“The goal was to make the funniest, laugh-out-loud movie as possible, that just happens to be about a gay couple”
Billy Eichner is usually the one asking the questions. The openly gay comedian came to fame with his award-winning, 2011-2017 truTV show, “Billy On The Street,” where he accosted strangers on the streets of Manhattan, often with an A-list celebrity at his side. Eichner would interrupt someone in the middle of a jog, an errand, or daily commute to ask a groan-inducing question or play a silly game. Most New Yorkers did not recognize either Eichner or celebrity sidekicks like Chris Evans, Will Ferrell, Mariah Carey, or Sarah Jessica Parker.
The tides have turned. Eichner, in a few short years, has gone from class clown to a polished (dare I say very good) actor, writer, and all-around mensch—and ascended to celebrity A-list status himself. In 2019, he starred as the voice of Timon in the Disney live-action remake of The Lion King, and also voices Timon in the upcoming live-action sequel.
But that’s not all. Currently, Eichner is writer, producer, and co-star of Bros, a new romantic comedy about two commitment-phobic gay guys in a relationship—Eichner and costar Luke MacFarlane. MacFarlane, who came to fame playing in schmaltzy Hallmark Channel movies, is another openly gay (not to mention very good looking) actor; indeed, all of Bros’ writers, producers, and all of the lead and supporting actors (including Amanda Bearse) identify as LGBTQ (with the exceptions of director Nicolas Stoller and producer Judd Apatow.) As they put it, Bros is the first ‘almost’ all gay, lesbian or trans major motion picture.
“My day hasn’t even begun,” Eichner said in an interview. He had just arrived in San Francisco, where it was the ungodly hour of 7:45am, upon returning from the Toronto International Film Festival, where Bros debuted to great acclaim.
“The goal was to make the funniest, laugh-out-loud movie as possible, that just happens to be about a gay couple,” Eichner explained. At 44, he is old enough to remember growing up during a time when gay-themed movies had limited releases and smallish audiences.
“I went to see a lot of them,” he recalled. “All Over the Guy, Jeffrey, Trick, Edge of Seventeen, Go. But it felt like it was something I did in private. It felt like it did when I was hiding a magazine [for secrecy at home].”
Bros is written for contemporary audiences—straight, gay, and everything in between (my words)—who are unfazed by scenes and situations that would have seemed controversial even 10 years ago. And, given the talent behind the project and the early buzz, it could be the first gay romcom to become a mainstream box office smash.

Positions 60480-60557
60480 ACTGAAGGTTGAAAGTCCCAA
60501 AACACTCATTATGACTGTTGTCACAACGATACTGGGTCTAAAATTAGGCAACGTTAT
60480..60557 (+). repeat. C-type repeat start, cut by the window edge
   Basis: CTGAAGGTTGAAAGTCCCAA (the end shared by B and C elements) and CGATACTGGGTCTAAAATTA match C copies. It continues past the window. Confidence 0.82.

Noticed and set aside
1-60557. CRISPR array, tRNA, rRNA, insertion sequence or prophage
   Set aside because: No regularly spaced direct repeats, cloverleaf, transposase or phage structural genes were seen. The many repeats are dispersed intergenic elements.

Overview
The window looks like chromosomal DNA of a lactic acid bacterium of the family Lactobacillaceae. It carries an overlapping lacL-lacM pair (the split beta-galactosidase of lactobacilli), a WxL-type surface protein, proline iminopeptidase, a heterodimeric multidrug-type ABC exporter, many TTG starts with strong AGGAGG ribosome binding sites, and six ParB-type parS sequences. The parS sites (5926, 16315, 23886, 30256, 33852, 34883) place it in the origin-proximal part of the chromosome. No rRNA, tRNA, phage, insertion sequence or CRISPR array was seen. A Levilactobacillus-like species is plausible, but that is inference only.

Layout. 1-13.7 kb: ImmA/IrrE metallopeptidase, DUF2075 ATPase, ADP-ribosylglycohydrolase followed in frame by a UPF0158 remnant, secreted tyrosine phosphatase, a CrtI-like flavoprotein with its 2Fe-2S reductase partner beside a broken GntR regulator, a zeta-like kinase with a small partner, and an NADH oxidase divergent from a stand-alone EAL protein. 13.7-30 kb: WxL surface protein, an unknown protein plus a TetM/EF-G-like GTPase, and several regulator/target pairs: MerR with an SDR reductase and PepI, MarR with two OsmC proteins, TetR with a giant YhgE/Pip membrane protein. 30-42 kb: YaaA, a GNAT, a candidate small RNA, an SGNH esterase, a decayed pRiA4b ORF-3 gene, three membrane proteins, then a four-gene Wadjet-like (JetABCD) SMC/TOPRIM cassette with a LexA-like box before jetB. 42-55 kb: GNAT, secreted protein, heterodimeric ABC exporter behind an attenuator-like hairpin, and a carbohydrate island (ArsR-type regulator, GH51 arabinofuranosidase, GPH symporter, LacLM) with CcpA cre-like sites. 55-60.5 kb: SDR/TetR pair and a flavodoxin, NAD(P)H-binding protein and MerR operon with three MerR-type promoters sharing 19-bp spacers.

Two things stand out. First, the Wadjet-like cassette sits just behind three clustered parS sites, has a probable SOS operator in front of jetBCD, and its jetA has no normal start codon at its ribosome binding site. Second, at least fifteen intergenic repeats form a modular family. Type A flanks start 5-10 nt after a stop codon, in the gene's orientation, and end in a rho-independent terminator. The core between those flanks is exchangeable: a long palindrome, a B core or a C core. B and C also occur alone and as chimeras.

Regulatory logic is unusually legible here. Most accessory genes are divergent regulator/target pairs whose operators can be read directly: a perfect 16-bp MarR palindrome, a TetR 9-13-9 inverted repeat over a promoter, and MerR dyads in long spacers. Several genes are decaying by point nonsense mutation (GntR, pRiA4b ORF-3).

Particularly with director Nicolas Stoller and producer Judd Apatow on board. “The 40-Year-Old Virgin, Bridesmaids, Forgetting Sarah Marshall, Neighbors … Judd and/or Nick are responsible for some of the funniest movies during the past two decades,” Eichner enthused.
One of the most charming aspects of Bros is a pivotal scene filmed in Provincetown. “Provincetown is maybe my favorite place on earth,” Eichner said. “It’s as far out on Cape Cod as you can get. Being able to film in Provincetown added so much style to the classical romantic story. The town has a rich, gay history but is beautiful, sexy, and fun. It is so welcoming to everyone that Nick [Stoller, the director], who is straight, and married with three kids, takes his family there every summer. It is also the first place that we began filming.” The production was shut down in between filming for over a year and a half due to COVID-19.
Is there any romance going on in Eichner’s life? When I asked him for a funny story about a first date, he laughed and said, “I’m still waiting to go on one. But, seriously, I met a guy that worked for a cannabis company. He showed up as high as he could be. And of course he was hungry. I should have just called it a night then. But we went out and all he could do was eat. There wasn’t any conversation. But I don’t know if that is funny, or just weird.”
There’s a musical moment in Bros that may surprise some Eichner fans, but shouldn’t since he’s a great singer and studied musical theater in college. His love of music predates his bar mitzvah, which he describes as “Broadway meets pop music.” “I had a life-sized, airbrushed Madonna standee from her ‘Blonde Ambition’ tour,” he recalled. “And a standee from [the Broadway musical] The Phantom of the Opera. I even sang ‘Lean On Me.’”
Eichner’s singing talents are displayed in Bros, however briefly. “I don’t want people to think Bros is a musical,” he said.
Indeed, Bros is not a musical, at all. It is a comedy that is going to go down in history, in a great way.
Tim Nasson has been writing movie reviews and interviewing celebrities for major publications around the nation for over 35 years. Among them, The Patriot Ledger, Middlesex News, Boston.com and The Chicago Reader.